All these years later that’s still the one most fans love the most, which may not be a good thing, because shortly after they finished was when a very steady stream of people began to leave, and they kept filing out until the night came to an end. It was sad, really, but on the other hand, it showed who the true fans and diehards were.
That song was a sure sign the night was coming to an end, yet at the same time, there were still several songs I could think of they hadn’t played yet, making me wonder how much more they really were going to do. It turned out they had a lot left to give before wrapping up the main portion of the show, and next dug out “Unattractive”, before hitting another favorite of mine, “Sweetness”. “No Deliverance” changed the pace up a bit, being one of the few songs where Todd uses his bullet mic almost exclusively, and once it was over, he mentioned they only had a “couple left until the fake ending”. “…Do you know about the fake ending?” he asked the crowd, all of whom of course did.
During those last few songs a small mosh pit had broken out semi close to the stage, and Todd asked everyone to be careful, saying no one wanted to see anybody get hurt. “Well, there are some people I’d like to see beat up.” Todd said, adding, “Sorry, Doni.” Once the jokes were finished, they continued going off the beaten path by doing “Tyler”, which is normally reserved as an encore, and again begged the question, “What do they have planned for this encore section?”
“This is a good one to shake your ass to, if you brought it. I brought mine.” Said Todd before the final song of their 81-minute long set, which was none other than the high-speed “Rattler’s Revival”.
They took their leave, as did some more of the fans, obviously not concerned with the special guests the band said they had coming up.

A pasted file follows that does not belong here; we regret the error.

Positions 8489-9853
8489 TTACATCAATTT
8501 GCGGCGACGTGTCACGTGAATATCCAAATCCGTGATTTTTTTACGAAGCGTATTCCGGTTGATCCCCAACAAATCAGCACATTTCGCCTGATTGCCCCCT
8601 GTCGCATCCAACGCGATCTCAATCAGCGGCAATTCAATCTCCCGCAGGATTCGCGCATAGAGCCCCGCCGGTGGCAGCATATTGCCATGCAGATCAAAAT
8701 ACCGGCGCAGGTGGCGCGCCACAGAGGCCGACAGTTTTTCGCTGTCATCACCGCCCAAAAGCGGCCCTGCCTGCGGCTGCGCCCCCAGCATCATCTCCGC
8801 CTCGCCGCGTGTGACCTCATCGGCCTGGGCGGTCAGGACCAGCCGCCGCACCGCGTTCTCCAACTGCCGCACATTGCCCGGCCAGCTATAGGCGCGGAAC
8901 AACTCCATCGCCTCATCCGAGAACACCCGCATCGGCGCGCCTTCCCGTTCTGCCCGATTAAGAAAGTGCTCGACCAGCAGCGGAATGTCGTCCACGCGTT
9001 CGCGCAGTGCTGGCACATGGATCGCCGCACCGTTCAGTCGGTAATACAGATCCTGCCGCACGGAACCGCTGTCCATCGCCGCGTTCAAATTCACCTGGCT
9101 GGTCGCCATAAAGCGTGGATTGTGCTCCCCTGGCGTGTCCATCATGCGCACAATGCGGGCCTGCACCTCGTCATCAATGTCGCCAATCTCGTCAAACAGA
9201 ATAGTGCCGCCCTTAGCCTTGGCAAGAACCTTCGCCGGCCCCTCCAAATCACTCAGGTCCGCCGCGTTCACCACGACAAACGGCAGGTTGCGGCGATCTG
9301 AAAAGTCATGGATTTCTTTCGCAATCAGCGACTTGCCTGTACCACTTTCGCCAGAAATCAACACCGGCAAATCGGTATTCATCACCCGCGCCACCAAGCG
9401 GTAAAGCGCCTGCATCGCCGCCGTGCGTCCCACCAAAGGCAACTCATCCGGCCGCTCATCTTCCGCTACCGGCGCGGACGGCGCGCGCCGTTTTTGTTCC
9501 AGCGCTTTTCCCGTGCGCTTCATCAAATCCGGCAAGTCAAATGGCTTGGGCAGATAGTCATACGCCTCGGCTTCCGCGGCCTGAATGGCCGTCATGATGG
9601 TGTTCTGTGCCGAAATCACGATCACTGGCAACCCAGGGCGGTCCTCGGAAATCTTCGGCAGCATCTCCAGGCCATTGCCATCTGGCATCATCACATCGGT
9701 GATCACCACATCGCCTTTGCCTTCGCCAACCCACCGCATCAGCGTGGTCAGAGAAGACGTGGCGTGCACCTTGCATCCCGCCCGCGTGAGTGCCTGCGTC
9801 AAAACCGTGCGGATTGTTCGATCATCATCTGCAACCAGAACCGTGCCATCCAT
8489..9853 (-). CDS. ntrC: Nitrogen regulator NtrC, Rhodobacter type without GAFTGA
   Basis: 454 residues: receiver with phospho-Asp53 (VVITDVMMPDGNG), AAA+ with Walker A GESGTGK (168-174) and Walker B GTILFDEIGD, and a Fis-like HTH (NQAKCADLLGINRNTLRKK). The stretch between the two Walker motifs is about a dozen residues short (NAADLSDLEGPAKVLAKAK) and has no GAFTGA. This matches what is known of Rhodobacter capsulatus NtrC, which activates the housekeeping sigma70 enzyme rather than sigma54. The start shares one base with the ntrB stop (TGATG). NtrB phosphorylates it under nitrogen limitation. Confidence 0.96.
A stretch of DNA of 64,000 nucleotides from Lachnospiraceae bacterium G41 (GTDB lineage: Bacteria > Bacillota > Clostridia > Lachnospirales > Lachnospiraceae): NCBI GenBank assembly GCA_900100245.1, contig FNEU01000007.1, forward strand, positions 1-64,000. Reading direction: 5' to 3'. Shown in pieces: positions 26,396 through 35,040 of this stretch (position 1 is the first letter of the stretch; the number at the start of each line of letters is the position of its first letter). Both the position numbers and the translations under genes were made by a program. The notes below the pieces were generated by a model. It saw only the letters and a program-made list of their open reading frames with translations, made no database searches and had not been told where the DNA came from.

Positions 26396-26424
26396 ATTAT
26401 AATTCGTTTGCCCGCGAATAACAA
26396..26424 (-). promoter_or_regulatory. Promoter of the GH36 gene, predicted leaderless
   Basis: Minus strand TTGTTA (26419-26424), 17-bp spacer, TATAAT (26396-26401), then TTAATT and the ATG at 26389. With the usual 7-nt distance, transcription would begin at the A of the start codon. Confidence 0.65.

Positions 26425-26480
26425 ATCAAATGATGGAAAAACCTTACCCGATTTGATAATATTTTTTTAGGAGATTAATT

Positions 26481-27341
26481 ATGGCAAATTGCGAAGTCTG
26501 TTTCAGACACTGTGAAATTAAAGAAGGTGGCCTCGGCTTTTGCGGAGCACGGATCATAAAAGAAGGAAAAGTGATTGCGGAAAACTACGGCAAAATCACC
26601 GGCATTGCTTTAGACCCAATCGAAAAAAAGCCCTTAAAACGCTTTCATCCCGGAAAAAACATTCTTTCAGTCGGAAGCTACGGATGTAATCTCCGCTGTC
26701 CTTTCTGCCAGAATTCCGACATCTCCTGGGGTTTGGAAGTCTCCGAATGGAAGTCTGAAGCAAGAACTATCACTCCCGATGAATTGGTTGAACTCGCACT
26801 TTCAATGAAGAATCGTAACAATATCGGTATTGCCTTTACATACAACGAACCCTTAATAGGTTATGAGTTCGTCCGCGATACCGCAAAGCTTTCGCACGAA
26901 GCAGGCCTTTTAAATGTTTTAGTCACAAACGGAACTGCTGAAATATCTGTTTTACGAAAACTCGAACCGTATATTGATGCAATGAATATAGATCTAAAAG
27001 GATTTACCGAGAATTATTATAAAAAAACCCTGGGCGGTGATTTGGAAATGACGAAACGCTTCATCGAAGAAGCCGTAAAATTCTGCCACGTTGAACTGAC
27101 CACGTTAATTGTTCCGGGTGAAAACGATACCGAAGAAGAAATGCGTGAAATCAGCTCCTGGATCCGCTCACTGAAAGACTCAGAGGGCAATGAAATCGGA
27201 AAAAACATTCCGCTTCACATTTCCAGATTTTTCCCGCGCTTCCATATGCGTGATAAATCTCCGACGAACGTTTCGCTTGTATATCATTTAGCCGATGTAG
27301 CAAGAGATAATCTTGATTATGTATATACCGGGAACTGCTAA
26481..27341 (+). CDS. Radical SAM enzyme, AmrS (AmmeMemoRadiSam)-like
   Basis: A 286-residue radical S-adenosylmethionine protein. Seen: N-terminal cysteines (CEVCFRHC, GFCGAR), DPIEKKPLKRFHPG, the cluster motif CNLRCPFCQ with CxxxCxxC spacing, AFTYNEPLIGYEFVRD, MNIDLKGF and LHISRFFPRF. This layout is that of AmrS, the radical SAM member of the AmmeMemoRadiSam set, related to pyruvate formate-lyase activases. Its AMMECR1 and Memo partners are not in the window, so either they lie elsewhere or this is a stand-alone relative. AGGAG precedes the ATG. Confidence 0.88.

A minute or two past before they returned, and once the four-piece reconvened on stage, Clark did the talking. He introduced the first of their series of special guests, a man he said was responsible for much of the Toadies sound, the bands original guitarist, Charles Mooney. Clark ceded his guitar to him and left, and as Charles struck a few notes, a technical issue arose. “…It can’t be a festival without an issue.” Todd said, demonstrating some quick wit by adding, “It has to do with my dad…” To pass the time he got the list of every band who had played and named them all, then bantered on, pointing out that he has been doing this for twenty-four years now, and what a nice privilege that has been.
By that time, the issue with the guitar was resolved, and for this song with Charles, they dug deep, all the way back to “Pleather”, doing “Ruth”. You couldn’t tell it had been about two decades since he had played with the band, owning it on that song, even using his teeth to pluck the strings at the end, all with a vicious stage personality. It was great moment, and he seemed to have a lot of fun doing it.